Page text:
Statistics Canada says the employment was mostly steady in October, with the economy losing 1,800 jobs, a number small enough that the overall unemployment rate remained at 5.5%. (Matt York/THE CANADIAN PRESS/AP)

Canadian economy lost 1,800 jobs in October, unemployment rate steady

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The number of people working in Canada dipped slightly in October as the manufacturing and construction sectors lost jobs, while the unemployment rate held steady at 5.5 per cent.

Statistics Canada said Friday the economy lost 1,800 jobs in October, following impressive gains of 54,000 jobs in September and 81,000 in August.

“Last week, the Bank of Canada emphasized that its future policy decisions will depend on resilience of the Canadian economy, particularly in consumer spending and housing,” said Josh Nye, senior economist at RBC Economics.

“A healthy labour market is key to both and there is little sign of deterioration in today’s report with the unemployment rate remaining low and wage growth continuing at a strong pace.”

In October, employment increased in British Columbia and Newfoundland and Labrador, and was little changed in the other provinces, Statistics Canada said.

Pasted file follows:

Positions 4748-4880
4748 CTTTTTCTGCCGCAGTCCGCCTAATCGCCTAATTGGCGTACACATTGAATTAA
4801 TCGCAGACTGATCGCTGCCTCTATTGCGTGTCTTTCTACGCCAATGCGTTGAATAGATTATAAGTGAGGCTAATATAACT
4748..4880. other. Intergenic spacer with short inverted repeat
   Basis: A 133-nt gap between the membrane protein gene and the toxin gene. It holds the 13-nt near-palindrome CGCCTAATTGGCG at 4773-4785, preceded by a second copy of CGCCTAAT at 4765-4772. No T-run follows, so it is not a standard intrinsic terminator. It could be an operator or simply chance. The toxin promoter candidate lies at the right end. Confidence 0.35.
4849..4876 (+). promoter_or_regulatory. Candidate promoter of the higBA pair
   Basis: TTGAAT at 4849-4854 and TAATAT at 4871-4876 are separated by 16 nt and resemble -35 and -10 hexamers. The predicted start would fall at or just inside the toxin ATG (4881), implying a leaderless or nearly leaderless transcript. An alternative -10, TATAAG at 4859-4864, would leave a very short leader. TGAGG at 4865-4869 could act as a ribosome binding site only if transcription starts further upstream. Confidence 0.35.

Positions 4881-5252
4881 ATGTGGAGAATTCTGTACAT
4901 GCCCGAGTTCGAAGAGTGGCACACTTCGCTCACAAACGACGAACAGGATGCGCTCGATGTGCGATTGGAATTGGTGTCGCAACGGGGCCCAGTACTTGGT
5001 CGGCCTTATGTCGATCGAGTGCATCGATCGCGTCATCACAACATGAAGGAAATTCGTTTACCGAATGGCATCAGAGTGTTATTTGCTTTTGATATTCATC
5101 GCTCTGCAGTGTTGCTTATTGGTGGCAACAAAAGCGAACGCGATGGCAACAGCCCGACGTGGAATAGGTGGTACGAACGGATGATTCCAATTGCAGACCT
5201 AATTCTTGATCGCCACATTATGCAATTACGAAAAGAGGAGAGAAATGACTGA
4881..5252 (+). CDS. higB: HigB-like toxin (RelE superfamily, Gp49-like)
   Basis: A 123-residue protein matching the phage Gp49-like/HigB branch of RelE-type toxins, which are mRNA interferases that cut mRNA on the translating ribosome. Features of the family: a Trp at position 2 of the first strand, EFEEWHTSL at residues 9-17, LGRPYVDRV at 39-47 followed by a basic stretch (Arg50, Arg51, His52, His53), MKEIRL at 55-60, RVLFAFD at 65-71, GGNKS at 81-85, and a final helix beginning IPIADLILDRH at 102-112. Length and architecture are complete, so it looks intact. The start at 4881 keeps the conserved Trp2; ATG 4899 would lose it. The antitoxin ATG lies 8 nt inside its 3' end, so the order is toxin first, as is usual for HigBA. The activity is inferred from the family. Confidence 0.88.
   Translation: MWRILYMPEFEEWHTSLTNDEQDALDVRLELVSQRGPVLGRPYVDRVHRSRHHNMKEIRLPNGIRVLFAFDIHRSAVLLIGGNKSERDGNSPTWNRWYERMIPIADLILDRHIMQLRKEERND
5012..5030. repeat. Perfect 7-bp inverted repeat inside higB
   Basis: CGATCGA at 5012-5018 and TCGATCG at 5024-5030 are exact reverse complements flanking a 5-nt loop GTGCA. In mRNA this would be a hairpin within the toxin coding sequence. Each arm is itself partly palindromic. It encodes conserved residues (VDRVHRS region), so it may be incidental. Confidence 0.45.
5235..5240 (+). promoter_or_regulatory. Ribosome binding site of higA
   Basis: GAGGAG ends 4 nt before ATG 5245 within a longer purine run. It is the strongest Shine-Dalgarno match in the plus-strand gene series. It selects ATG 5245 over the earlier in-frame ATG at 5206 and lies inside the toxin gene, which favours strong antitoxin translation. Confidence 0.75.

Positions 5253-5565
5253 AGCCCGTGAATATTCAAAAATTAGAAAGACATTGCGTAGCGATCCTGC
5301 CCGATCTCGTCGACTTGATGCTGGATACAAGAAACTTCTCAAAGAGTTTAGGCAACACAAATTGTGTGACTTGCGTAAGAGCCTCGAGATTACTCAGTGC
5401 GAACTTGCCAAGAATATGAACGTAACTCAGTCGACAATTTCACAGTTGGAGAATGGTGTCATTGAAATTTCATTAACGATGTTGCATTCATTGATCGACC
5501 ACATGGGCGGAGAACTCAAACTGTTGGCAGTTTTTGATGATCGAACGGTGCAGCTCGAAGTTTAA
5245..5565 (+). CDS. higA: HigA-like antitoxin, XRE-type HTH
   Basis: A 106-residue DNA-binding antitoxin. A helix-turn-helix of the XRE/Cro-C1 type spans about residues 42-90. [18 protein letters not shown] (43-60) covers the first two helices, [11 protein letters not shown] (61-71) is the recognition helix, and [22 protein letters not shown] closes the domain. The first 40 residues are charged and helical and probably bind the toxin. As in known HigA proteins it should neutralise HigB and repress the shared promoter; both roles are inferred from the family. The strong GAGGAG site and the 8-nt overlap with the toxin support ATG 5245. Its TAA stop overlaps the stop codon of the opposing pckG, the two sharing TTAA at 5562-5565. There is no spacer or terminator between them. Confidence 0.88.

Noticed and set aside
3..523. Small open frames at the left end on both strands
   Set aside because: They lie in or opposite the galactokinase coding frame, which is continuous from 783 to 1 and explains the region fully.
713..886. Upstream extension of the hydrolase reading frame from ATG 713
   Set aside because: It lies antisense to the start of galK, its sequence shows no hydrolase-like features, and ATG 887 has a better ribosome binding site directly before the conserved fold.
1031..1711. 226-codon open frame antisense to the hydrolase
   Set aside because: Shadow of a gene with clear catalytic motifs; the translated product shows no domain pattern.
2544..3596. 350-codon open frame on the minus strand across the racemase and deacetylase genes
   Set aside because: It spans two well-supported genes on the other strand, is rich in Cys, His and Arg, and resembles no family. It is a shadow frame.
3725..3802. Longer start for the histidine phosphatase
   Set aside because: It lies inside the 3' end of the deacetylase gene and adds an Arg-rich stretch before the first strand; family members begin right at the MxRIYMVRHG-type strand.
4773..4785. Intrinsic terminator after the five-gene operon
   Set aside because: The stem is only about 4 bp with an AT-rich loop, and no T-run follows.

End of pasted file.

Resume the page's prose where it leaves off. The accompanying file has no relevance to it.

The manufacturing sector lost 23,000 jobs, mostly in Ontario, while the construction sector lost 21,000. Employment in the “other services” industry also fell by 18,000.

The losses were offset in part by an increase of 20,000 jobs working in public administration (partly related to hiring of election workers for the federal election) and 18,000 in finance, insurance, real estate, rental and leasing.

On a year-over-year basis, employment was up by 443,000, an increase of 2.4 per cent.

“We continue to see employment in Canada as cooling off over the final quarter of the year to bring the volatile job growth readings more in line with GDP and hours-worked numbers,” said Royce Mendes, director and senior economist with CIBC Capital Markets.

“If, as we expect, November sees a reversal of some of the gains tied to the election, it will be another step in that direction, and nudge the Bank of Canada closer to the rate cut we expect to see in January.”

With files from The Canadian Press

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